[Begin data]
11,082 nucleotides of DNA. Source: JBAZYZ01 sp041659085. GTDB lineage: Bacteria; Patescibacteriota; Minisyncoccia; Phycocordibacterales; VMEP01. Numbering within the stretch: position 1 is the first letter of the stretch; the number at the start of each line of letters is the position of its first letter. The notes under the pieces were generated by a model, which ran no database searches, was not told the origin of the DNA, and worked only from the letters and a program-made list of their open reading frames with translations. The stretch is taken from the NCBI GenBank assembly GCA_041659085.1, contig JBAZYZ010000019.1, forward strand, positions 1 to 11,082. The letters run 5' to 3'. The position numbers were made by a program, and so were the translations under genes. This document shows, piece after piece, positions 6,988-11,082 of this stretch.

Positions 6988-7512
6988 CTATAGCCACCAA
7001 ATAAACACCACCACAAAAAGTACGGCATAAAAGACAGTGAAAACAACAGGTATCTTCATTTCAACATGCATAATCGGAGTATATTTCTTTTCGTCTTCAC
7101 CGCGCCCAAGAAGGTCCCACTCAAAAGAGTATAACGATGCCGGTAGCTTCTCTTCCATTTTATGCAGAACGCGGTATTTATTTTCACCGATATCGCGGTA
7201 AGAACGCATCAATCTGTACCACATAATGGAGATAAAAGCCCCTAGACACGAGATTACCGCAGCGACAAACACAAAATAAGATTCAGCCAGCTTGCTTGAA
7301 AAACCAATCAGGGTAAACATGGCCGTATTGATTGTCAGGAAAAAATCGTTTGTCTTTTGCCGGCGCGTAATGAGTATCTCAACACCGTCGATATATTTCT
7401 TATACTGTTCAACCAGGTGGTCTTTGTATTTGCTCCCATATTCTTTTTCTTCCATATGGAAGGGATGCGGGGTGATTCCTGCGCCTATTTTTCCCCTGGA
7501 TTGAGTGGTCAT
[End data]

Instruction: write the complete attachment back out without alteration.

11,082 nucleotides of DNA. Source: JBAZYZ01 sp041659085. GTDB lineage: Bacteria; Patescibacteriota; Minisyncoccia; Phycocordibacterales; VMEP01. Numbering within the stretch: position 1 is the first letter of the stretch; the number at the start of each line of letters is the position of its first letter. The notes under the pieces were generated by a model, which ran no database searches, was not told the origin of the DNA, and worked only from the letters and a program-made list of their open reading frames with translations. The stretch is taken from the NCBI GenBank assembly GCA_041659085.1, contig JBAZYZ010000019.1, forward strand, positions 1 to 11,082. The letters run 5' to 3'. The position numbers were made by a program, and so were the translations under genes. This document shows, piece after piece, positions 6,988-11,082 of this stretch.

Positions 6988-7512
6988 CTATAGCCACCAA
7001 ATAAACACCACCACAAAAAGTACGGCATAAAAGACAGTGAAAACAACAGGTATCTTCATTTCAACATGCATAATCGGAGTATATTTCTTTTCGTCTTCAC
7101 CGCGCCCAAGAAGGTCCCACTCAAAAGAGTATAACGATGCCGGTAGCTTCTCTTCCATTTTATGCAGAACGCGGTATTTATTTTCACCGATATCGCGGTA
7201 AGAACGCATCAATCTGTACCACATAATGGAGATAAAAGCCCCTAGACACGAGATTACCGCAGCGACAAACACAAAATAAGATTCAGCCAGCTTGCTTGAA
7301 AAACCAATCAGGGTAAACATGGCCGTATTGATTGTCAGGAAAAAATCGTTTGTCTTTTGCCGGCGCGTAATGAGTATCTCAACACCGTCGATATATTTCT
7401 TATACTGTTCAACCAGGTGGTCTTTGTATTTGCTCCCATATTCTTTTTCTTCCATATGGAAGGGATGCGGGGTGATTCCTGCGCCTATTTTTCCCCTGGA
7501 TTGAGTGGTCAT